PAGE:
When coronavirus was being taken seriously in China but wasn’t yet a major concern here, a friend of my brother’s came to stay with him from Shanghai to go to a wedding in London. The friend did consider calling off the trip in case his flight home got cancelled but decided that it was worth the risk.
Upon his return to Shanghai he called my brother to tell him that he had tested positive for coronavirus (in China they don’t mess around with testing: as you enter the country you get your passport stamped and you get a coronavirus test) and he was now in hospital. He reckoned he had picked it up at the wedding, where there were hundreds of people packed into an enclosed space. And he had then returned from the wedding and spent several days sharing a living space with my brother.
My brother phoned me to tell me, starting the conversation with “I think the chances are pretty high that I have coronavirus”.
Until that point, we had been hearing about the growing number of cases, but it always seemed like something that would happen to other people. Hearing that a family member might have it was like being knocked over by a train. Even though you hear that most people survive it and if you’re young and healthy you’ll probably be OK, in that moment, you start picturing the worst.
He hadn’t had any symptoms, but he said that symptoms usually take a few days to appear, so he was going to watch carefully in the next few days and avoid contact with other people. I asked if he had told our mother yet and he said no.
When I got home, my mother seemed cheerful, from which I surmised that he still hadn’t told her. I knew that she would notice that I was shaken over something and would want to know what was wrong, so I texted him to ask if he was planning to tell her.
“I could,” he replied, “although there’s not much she or anyone else can do other than tell me to stay at home. So maybe not.”
Shortly after that, though, he did phone and tell her. It was as if all the air had suddenly been sucked out of her. She went absolutely flat. We had a chat about practical matters and decided that I would take him some medicines to boost his immune system, a thermometer, some home-cooked meals and a selection of snacks.
He had said he was going to go for a run, in case he wasn’t able to go running again for a while, so I said I would just leave the things at his flat, but when I poked my head in to leave them just inside the door, he was still there, having a video call with a friend in Switzerland who is a human encyclopedia and one of the most exhausting people I know.
I texted him afterwards to ask how the Swiss friend was.
“He’s fine, thanks,” he replied. “He gave me a full rundown of the Spanish Flu of 1918 and how it impacted the Swiss military in Graubenden Canton.”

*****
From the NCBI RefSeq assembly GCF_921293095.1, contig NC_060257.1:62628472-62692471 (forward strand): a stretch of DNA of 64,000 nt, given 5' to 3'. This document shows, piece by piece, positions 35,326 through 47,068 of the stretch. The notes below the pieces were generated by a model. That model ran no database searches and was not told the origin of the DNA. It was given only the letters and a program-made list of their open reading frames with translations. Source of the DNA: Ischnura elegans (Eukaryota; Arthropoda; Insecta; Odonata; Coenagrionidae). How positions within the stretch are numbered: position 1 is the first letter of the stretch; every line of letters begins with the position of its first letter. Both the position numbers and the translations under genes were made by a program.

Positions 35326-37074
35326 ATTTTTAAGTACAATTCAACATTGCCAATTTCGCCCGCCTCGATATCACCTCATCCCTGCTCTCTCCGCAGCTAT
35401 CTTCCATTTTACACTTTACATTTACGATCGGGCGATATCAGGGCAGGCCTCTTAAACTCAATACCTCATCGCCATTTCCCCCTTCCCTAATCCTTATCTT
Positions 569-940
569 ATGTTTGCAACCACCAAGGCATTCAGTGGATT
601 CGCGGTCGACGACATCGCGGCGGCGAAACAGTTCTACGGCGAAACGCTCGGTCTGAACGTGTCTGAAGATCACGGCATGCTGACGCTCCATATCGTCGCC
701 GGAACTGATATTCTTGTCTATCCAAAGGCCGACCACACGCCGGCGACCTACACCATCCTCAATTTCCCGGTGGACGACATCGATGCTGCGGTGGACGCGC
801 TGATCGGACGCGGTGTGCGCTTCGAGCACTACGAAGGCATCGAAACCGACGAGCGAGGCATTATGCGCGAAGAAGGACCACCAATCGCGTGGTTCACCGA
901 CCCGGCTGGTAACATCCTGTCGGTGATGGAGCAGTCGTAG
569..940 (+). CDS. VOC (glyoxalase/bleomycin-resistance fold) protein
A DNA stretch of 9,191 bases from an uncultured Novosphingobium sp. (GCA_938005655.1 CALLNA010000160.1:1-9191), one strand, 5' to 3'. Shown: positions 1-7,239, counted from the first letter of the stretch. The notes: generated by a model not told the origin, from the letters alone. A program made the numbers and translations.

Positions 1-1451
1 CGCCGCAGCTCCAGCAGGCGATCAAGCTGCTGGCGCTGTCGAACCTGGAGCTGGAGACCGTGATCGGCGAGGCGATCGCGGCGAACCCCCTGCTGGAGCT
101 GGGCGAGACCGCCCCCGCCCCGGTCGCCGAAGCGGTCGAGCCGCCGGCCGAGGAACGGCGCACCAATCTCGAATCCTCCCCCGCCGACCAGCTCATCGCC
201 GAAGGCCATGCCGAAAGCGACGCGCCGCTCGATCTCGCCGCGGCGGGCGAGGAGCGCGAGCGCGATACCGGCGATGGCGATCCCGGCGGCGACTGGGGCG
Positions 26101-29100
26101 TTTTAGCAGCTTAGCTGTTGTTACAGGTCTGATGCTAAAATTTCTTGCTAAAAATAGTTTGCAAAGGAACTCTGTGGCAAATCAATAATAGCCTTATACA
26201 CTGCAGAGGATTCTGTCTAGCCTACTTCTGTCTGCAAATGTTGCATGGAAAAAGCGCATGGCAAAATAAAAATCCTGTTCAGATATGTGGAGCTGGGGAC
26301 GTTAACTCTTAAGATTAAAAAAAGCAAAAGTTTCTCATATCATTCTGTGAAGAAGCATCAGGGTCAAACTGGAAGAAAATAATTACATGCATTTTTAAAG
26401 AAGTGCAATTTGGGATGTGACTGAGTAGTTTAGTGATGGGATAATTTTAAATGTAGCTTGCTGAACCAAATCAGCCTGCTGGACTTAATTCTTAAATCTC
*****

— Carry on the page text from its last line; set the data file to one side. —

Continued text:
My mother had had an extensive programme of home-improvement activities planned for the day but after the phone call from my brother she no longer felt like doing any of it. However, she did make a start on some of it a bit later and next thing she was on an absolute roll (she kept summoning me to pull boxes out of cupboards and crawl into shelves to repaper them and turn items of furniture upside down to have their feet painted), and a couple of hours later she had cheered up a bit.
To our enormous relief, my brother didn’t develop any symptoms. (His friend in China got ill but recovered, thankfully. He said that his symptoms weren’t very severe but that it was scary even so because he had no way of knowing how bad it was going to get.)
He worked one day from home, but by the next day he was back in the office because he was so worried about being fired for being unproductive. (To be fair, the issue wasn’t only having distractions at home. He’s an architect, and they use monstrous computer programmes that send your common domestic laptop cowering into a corner, and there was only so much progress he could make when every time he clicked the mouse he had to wait five minutes for the programme to react.) Fortunately only one other person was also working at the office, though, so it was easy enough for them to keep a distance from each other.
That evening, 23 March, new lockdown measures were announced. A couple of hours later, the office manager called my brother in a panic saying that the landlord was closing the building and the servers were switched off so nobody would be able to log on remotely in the morning. My brother was the only one who lived anywhere near the office, so was there any chance that he could go in quickly and switch on the servers?
My brother was already in bed – and had taken a sleeping pill – but he got up and cycled down to the office to switch on the servers.
As it happened, in the morning people were still having trouble logging on, so he went back and found the office open anyway. So he stayed to work there on his own. He also rescued Frank the plant to take it home and water it during the lockdown.
That evening he told us that one of his colleagues – aged 42, fit and healthy – had fallen ill with the virus and was in intensive care.
My mother has been worried sick about my brother’s job prospects. Because he’s a contractor, he can be dismissed the moment he is surplus to requirements, and given that all non-essential construction has been ordered to stop, his project may be put on hold, which makes becoming surplus to requirements a very real possibility.
He sent us a message the other day saying “The recruitment agent who placed me here has just called to say that he has had a chat with the boss, and she was extolling my virtues. So it seems that the 5 hours I spent carrying boxes for her rather than doing my work was a good move. She said they’ll make sure there’s enough work to keep me there.”